NETs are a source of citrullinated autoantigens and stimulate inflammatory responses in rheumatoid arthritis.
Department of Biochemistry and Molecular Pharmacology
Arthritis, Rheumatoid; Autoantibodies; Autoantigens; Citrulline; Humans; Interleukin-17; Interleukin-6; Interleukin-8; Microscopy, Fluorescence; Neutrophils; Real-Time Polymerase Chain Reaction; Tumor Necrosis Factor-alpha
Biochemistry | Enzymes and Coenzymes | Medicinal-Pharmaceutical Chemistry | Musculoskeletal Diseases | Therapeutics
The early events leading to the development of rheumatoid arthritis (RA) remain unclear, but formation of autoantibodies to citrullinated protein antigens (ACPAs) is considered a key pathogenic event. Neutrophils isolated from patients with various autoimmune diseases display enhanced neutrophil extracellular trap (NET) formation, a phenomenon that exposes autoantigens in the context of immunostimulatory molecules. We investigated whether aberrant NETosis occurs in RA, determined its triggers, and examined its deleterious inflammatory consequences. Enhanced NETosis was observed in circulating and RA synovial fluid neutrophils compared to neutrophils from healthy controls and from patients with osteoarthritis (OA). Further, netting neutrophils infiltrated RA synovial tissue, rheumatoid nodules, and skin. NETosis correlated with ACPA presence and levels and with systemic inflammatory markers. RA sera and immunoglobulin fractions from RA patients with high levels of ACPA and/or rheumatoid factor significantly enhanced NETosis, and the NETs induced by these autoantibodies displayed distinct protein content. Indeed, during NETosis, neutrophils externalized the citrullinated autoantigens implicated in RA pathogenesis, and anti-citrullinated vimentin antibodies potently induced NET formation. Moreover, the inflammatory cytokines interleukin-17A (IL-17A) and tumor necrosis factor-alpha (TNF-alpha) induced NETosis in RA neutrophils. In turn, NETs significantly augmented inflammatory responses in RA and OA synovial fibroblasts, including induction of IL-6, IL-8, chemokines, and adhesion molecules. These observations implicate accelerated NETosis in RA pathogenesis, through externalization of citrullinated autoantigens and immunostimulatory molecules that may promote aberrant adaptive and innate immune responses in the joint and in the periphery, and perpetuate pathogenic mechanisms in this disease.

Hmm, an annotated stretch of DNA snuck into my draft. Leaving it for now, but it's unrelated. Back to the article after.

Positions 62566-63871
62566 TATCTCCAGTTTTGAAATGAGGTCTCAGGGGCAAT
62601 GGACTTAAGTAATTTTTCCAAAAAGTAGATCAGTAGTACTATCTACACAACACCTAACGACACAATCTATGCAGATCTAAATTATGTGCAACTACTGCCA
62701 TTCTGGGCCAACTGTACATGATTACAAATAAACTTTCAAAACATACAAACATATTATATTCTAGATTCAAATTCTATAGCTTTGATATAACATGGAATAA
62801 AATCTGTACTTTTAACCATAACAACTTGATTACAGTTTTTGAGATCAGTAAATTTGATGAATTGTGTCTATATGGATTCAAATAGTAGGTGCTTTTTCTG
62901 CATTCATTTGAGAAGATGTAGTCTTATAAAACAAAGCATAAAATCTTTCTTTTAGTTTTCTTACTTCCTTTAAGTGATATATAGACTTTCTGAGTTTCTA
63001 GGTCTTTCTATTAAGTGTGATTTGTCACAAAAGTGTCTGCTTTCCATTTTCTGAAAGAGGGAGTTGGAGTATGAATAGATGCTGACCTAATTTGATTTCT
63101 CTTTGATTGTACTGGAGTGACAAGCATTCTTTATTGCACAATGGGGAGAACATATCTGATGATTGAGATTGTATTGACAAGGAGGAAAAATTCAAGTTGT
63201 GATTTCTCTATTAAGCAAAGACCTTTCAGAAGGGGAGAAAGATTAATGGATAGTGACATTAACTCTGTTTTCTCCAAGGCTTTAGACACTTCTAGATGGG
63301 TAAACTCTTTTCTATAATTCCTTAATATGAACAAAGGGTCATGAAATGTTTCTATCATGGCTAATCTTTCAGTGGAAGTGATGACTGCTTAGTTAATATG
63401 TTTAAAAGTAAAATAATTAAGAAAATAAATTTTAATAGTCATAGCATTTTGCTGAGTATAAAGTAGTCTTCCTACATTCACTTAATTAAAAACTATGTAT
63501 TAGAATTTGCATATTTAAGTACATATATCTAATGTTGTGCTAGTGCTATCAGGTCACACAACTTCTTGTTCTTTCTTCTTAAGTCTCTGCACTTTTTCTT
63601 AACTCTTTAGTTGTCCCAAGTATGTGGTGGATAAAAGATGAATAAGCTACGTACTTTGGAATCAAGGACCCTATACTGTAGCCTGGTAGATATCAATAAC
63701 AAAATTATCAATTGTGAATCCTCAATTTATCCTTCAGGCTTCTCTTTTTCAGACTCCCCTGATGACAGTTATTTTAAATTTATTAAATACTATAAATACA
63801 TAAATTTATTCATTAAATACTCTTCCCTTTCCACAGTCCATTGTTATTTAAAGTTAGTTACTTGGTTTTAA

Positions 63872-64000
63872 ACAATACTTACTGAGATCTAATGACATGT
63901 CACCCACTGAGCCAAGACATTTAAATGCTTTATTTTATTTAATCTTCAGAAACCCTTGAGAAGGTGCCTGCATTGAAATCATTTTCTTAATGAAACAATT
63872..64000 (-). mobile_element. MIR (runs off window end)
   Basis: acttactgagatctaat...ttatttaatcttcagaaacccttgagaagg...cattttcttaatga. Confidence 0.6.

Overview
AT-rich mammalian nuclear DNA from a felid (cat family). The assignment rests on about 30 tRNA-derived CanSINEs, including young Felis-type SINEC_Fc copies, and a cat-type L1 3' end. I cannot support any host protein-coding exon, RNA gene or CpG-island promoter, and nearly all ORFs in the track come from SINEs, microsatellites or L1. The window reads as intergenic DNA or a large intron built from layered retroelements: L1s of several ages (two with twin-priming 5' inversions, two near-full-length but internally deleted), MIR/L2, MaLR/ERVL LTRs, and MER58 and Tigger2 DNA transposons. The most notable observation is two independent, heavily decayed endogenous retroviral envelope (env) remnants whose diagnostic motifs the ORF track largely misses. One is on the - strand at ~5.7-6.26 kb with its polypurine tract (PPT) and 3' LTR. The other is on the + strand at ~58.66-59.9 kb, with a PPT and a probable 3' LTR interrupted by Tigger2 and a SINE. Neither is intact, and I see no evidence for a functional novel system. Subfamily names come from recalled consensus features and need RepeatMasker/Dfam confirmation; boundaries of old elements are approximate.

DOI of Published Version
Sci Transl Med. 2013 Mar 27;5(178):178ra40. doi: 10.1126/scitranslmed.3005580. Link to article on publisher's site
Science translational medicine
Khandpur, Ritika; Carmona-Rivera, Carmelo; Vivekanandan-Giri, Anuradha; Gizinski, Alison; Yalavarthi, Srilakshmi; Knight, Jason S.; Friday, Sean; Li, Sam; Patel, Rajiv M.; Subramanian, Venkataraman; Thompson, Paul R.; Chen, Pojen; Fox, David A.; Pennathur, Subramaniam; and Kaplan, Mariana J., "NETs are a source of citrullinated autoantigens and stimulate inflammatory responses in rheumatoid arthritis." (2013). Thompson Lab Publications. 26.